Friday, May 06, 2011
This is what love looks like
But I’m thankful.
She taught me what it means to live a life unselfishly.
I’m thankful for a mom who taught me how to love.
Psalm 86:16 Turn to me and have mercy on me; show your strength in behalf of your servant; save me, because I serve you just as my mother did.
Here is my essay on why I walked in the Breast Cancer walk in 2007
Why I Walk by Margie Maierle
To try to put my finger on why I am walking in the 3 day breast cancer walk is like trying to nail down jello. There are so many reasons. I walk for those who have passed before us, I walk for those who have survived. I walk for those who held their breath during a breast exam or a mammogram, and who held their breath waiting for the results.
My mom died when I was 16 months old, she was 31. Both of these ages seem too young. I walk in the hope that one day I hope that I can truly celebrate Mother’s Day. I am a mother of a beautiful daughter, but when I think of Mother’s Day, I think of all the projects made for someone else, not my mom. I think of the flowers brought to her grave. I think of all the times when someone would hear that I didn’t have a mom and ask me about it.
I walk because the one thing my mother taught me long after she was gone was how much you can love your children. I walk in honor of my mom who knew love so big that she chose my life over hers. She didn’t have the option of treatment, She was pregnant when she found out she had breast cancer. Well, she had the option, but it would have killed me, because she was pregnant with me. She chose my life, in doing that, she chose to give up her own. She loved me before she knew me, that much. After she died, the doctor told my dad that even if she would have had the treatment, she wouldn’t have survived anyway, that was almost 33 years ago. In honor of her choices, I named my daughter Phyllis, after her. A name that in my mind, only means one thing, love.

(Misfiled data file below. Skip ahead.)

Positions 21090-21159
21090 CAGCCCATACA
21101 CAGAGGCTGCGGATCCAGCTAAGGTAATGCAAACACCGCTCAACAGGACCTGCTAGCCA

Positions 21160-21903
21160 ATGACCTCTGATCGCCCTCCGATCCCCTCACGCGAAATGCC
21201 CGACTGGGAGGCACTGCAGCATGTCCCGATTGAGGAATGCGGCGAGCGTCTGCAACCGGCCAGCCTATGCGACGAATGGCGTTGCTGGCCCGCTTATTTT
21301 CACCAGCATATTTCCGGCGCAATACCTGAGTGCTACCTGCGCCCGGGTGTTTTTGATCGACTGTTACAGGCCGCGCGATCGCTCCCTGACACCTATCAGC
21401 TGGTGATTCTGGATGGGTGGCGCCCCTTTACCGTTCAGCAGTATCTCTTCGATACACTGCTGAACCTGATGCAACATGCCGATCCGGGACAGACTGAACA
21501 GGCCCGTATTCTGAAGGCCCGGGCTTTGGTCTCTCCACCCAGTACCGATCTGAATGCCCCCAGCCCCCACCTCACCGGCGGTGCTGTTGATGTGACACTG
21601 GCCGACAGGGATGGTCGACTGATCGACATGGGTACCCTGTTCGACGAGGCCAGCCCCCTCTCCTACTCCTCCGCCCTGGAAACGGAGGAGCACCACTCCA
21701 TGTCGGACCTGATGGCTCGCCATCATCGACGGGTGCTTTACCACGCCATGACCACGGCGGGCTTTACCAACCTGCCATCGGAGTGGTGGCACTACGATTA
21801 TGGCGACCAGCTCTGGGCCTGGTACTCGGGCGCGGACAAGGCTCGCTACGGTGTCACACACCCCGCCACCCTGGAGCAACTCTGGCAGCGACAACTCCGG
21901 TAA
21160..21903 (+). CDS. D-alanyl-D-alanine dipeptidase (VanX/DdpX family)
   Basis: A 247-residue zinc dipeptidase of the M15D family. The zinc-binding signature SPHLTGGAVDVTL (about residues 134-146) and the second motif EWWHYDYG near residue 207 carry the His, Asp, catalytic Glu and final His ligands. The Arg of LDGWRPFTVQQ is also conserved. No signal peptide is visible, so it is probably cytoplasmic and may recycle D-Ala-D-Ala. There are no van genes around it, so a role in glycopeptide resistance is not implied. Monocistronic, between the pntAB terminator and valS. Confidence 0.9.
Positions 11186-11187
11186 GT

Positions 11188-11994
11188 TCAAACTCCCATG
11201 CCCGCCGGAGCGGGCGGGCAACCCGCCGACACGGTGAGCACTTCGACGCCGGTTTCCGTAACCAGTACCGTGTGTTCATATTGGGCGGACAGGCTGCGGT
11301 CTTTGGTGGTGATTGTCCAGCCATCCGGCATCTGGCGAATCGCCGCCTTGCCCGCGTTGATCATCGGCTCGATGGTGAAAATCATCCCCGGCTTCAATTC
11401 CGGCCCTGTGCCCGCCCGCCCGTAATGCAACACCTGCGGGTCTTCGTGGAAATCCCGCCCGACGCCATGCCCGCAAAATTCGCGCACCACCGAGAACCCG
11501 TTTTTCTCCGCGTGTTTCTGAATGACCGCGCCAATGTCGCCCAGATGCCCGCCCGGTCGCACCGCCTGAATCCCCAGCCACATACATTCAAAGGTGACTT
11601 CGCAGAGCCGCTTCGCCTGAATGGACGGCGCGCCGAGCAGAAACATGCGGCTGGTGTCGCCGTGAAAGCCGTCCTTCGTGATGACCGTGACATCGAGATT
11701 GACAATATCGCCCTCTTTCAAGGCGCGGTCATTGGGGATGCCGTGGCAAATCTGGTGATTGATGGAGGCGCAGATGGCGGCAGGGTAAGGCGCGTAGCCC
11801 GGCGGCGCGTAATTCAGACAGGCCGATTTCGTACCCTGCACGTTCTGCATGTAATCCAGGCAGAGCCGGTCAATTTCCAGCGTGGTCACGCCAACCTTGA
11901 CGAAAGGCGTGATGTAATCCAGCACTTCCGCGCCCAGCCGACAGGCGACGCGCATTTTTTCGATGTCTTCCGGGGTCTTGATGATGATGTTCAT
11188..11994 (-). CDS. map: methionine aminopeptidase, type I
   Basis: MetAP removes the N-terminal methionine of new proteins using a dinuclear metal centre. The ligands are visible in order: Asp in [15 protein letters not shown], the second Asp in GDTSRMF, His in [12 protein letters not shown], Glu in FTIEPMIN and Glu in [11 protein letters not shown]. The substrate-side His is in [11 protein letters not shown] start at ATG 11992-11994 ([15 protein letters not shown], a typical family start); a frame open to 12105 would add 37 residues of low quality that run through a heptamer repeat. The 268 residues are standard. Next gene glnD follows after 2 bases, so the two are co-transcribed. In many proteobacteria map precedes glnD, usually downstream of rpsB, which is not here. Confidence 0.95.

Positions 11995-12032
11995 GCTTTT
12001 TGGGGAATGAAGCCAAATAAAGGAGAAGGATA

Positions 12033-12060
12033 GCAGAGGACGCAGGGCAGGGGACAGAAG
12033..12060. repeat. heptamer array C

For most of my life, I thought I would die young, I thought that before the age of 32, I would too, die. I celebrated my 32nd birthday, not my 30th. I held my breath the entire day that my daughter was the same age as me (to the day) when my mom died. It sounds silly, but to me, it didn’t seem silly. I walk so that Breast cancer will not be a death sentence. I walk so that no other child will know the pain of losing a mother.
I walk in honor of my dad, my cousins, my aunts, uncles, and all of my family who miss her. I walk in honor of my daughter who never had the opportunity to meet someone with that much love. I walk in honor of myself who has daily struggles of missing her mom, and misses that I can’t just pick up a phone and call her.
I walk for hope.
I walk for a mother’s love.